De Havilland T-35A Vampire A79-665 VH-FJW


The Vampire began as an experimental aircraft with design work beginning at the de Havilland works at Hatfield in mid 1942.

Originally named the ‘Spider Crab’, the aircraft was entirely a de Havilland project, exploiting the company’s extensive experience in using moulded plywood for aircraft construction, as used in the Mosquito bomber. It was the last time composite wood and metal construction was used in high performance military aircraft. It had conventional straight mid-wings and a single jet engine placed in an egg-shaped, aluminium surfaced fuselage exhausting in a straight line. To reduce the losses caused by a long jetpipe the designers used the distinctive tail with twin booms.

The prototype LZ584G had its maiden test flight on 20 September 1943 from Hatfield, England. The production Vampire Mk1 did not fly until April 1945. Although eagerlytaken into service by the RAF, it was still being developed at war’s end, consequently the Vampire never saw combat in World War 2.

Under special arrangement with Australia, de Havilland built 80 single seat aircraft at their Bankstown factory. The first Australian built aircraft flew in June 1949. The single seat aircraft were powered by Rolls Royce Nene engines, built under license by the Commonwealth Aircraft Corporation in Melbourne. These were the first jet engines built in Australia and were reclassified as Vampire FB.Mk 30s. The aircraft was developed initially as a single seat fighter but was subsequently developed into a night fighter, fighter/bomber and trainer versions. A total of 3,987 were built world-wide between 1943 and 1961.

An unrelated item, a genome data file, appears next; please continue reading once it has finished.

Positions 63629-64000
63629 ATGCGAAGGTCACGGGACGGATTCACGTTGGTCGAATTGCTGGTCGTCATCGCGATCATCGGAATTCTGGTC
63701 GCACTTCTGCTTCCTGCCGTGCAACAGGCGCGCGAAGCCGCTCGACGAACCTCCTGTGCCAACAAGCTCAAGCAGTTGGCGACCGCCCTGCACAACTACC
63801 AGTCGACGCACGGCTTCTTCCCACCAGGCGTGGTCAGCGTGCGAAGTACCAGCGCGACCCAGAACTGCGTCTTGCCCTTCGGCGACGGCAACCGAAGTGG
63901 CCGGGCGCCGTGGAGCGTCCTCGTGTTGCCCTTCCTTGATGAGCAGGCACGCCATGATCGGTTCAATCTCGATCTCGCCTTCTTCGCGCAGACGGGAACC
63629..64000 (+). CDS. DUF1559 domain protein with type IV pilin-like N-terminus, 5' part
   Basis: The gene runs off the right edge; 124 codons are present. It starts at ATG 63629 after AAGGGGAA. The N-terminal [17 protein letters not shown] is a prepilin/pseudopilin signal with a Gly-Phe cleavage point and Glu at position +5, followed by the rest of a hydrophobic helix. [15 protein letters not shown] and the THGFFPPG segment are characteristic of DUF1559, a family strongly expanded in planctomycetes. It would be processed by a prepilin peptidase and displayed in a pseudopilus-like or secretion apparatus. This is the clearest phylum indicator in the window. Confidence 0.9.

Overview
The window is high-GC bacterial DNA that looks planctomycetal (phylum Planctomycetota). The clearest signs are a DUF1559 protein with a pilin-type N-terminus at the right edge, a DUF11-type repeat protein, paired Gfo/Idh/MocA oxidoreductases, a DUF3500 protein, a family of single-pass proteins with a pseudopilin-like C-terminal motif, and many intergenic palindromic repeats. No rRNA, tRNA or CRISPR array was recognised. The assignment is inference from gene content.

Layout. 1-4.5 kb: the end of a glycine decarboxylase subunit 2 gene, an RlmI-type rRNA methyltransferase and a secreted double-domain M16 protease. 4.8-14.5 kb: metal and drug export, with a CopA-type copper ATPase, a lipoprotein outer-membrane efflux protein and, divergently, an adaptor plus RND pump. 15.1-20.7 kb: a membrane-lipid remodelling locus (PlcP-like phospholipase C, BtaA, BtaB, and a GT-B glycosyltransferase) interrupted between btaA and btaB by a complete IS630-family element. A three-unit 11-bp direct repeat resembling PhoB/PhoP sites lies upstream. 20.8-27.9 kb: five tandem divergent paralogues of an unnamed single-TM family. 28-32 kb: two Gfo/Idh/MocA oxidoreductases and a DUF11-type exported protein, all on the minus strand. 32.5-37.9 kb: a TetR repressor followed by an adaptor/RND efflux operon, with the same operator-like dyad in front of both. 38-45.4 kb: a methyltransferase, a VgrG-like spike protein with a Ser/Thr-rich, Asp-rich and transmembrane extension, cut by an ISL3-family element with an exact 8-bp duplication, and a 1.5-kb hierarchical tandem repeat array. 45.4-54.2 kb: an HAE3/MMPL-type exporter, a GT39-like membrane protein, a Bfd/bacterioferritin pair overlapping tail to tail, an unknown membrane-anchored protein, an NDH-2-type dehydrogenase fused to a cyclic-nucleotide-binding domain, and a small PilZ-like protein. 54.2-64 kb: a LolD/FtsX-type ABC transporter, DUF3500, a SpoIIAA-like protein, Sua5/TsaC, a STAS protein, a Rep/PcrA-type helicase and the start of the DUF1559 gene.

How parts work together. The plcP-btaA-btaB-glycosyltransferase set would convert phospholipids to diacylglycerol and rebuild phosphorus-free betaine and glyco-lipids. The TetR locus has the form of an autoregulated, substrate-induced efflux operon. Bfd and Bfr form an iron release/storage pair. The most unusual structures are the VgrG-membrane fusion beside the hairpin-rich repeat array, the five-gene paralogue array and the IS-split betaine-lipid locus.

In 1962 the Central Flying School RAAF was responsible for producing the RAAFs aerobatic display teams. The first formed was a team of four, called the ‘Red Sales’, flying de Havilland Vampire jet aircraft. A second team, the ‘Telstars’ was formed in 1963 also flying Vampires.

Vampire A79-665 was used by the Telstars and was restored by 25 Squadron at RAAF Pearce and became part of the now defunct West Australian Museum of Aviation. It was sold for $20,000 in 1994 and was subsequently purchased by HARS.

 

De havilland T-35A Vampire A-79-665 VH-FJW

De havilland T-35A Vampire A-79-665 VH-FJW

 

 

Aircraft Specifications

Length 9.37 m |  30 ft 9 in

Wing Span 11.6 m  |  38 ft

Height 1.88 m  |  6 ft 2 in

Empty Weight 3,300 kg  |  7,270 lbs

Maximum Take Off Weight 5,618 kg  |  12,385 lbs

Maximum Speed 860 km/h  |  530 mph

Maximum Range 1,755 kms  |  1,090 mls

Service Ceiling 12,000 m  |  40,000 ft

Engines

Power Plant De Havilland Goblin 2 turbojet

Power Plant Weight 6.3 kg  |  1,420 lbs

Armament

Guns 4 x 20 mm (0.787 in) Hispano Mk. V cannon

Rockets 8 x 76 mm (3 in) rockets

Bombs 2 x 455 kg (1,000 lb) bombs